Achilles tendon resting angle

The Achilles tendon resting angle (ATRA) has previously been reported to have excellent test–retest reliability [5]. With the patient in a prone position and the knee passively flexed at 90 degrees, a goniometer with one-degree increments was placed with one arm along the shaft of the fibula aligned with the center of the fibula head and the other arm with the head of the fifth metatarsal. The angle between the arms was used for analysis.

Dorsiflexion range of motion and calf circumference

Dorsiflexion of the ankle joint was measured with a goniometer when standing, with both a straight and a bent knee [26]. The calf circumference was measured at the largest area of the calf muscle with a standard tape and measured in 1 mm increments [5]. Repeated measurements were taken until the same value was found for successive measurements.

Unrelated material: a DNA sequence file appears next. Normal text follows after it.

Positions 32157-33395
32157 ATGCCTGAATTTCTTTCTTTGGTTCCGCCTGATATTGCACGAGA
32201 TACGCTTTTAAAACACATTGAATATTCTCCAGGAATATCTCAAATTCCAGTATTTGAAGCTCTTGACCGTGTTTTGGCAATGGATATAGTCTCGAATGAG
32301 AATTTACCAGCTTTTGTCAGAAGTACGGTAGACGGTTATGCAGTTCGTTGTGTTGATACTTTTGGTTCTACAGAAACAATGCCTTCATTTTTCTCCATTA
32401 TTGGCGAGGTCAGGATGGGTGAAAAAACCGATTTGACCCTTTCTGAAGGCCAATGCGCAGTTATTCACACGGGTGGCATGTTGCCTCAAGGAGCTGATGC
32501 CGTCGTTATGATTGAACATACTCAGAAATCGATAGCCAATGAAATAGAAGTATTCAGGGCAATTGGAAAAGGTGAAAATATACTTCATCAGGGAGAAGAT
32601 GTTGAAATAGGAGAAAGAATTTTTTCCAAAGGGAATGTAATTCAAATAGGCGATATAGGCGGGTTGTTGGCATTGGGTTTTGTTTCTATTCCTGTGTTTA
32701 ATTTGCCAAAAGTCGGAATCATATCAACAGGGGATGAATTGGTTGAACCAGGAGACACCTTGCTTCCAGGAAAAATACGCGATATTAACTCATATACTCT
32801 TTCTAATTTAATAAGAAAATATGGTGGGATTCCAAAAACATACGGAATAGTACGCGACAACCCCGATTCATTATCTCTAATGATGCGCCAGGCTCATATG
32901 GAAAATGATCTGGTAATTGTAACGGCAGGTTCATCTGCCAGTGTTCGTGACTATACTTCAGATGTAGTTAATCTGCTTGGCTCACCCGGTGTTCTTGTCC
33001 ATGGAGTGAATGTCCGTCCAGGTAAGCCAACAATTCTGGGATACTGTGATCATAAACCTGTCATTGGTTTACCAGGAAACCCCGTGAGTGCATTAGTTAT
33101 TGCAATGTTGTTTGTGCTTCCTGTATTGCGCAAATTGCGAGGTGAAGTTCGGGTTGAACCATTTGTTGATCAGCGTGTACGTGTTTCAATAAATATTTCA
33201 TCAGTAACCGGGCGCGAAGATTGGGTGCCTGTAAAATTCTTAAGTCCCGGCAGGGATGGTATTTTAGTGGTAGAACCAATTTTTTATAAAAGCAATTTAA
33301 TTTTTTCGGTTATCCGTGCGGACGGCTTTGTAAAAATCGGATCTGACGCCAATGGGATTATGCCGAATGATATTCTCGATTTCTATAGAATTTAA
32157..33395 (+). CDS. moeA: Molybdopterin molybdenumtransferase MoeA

Statistical analysis

Statistical analyses were performed using IBM SPSS Statistics for Mac, Version 24. Descriptive data were presented as mean (standard deviation) and median (range). The outcome data were presented descriptively as median (interquartile range, IQR) and range. Wilcoxon’s signed-rank test was used for comparisons of the injured and the healthy side in the same subject. Effect size was calculated using Cohen’s d and interpreted using the criteria of 0.2- < 0.50 = small, 0.50- < 0.80 = medium and 0.80 or greater = large effect [7]. The level of significance was set at p ≤ 0.05. The limb symmetry index (LSI) was defined as the ratio between the injured and the healthy side, expressed as a percentage (injured/healthy × 100). The LSI represents the clinical relevance and comparisons of muscle function between groups are therefore calculated from the LSI. The recovery of acceptable muscle function was defined as an LSI ≥ 80% since this definition previously been used for patients with CATR [29].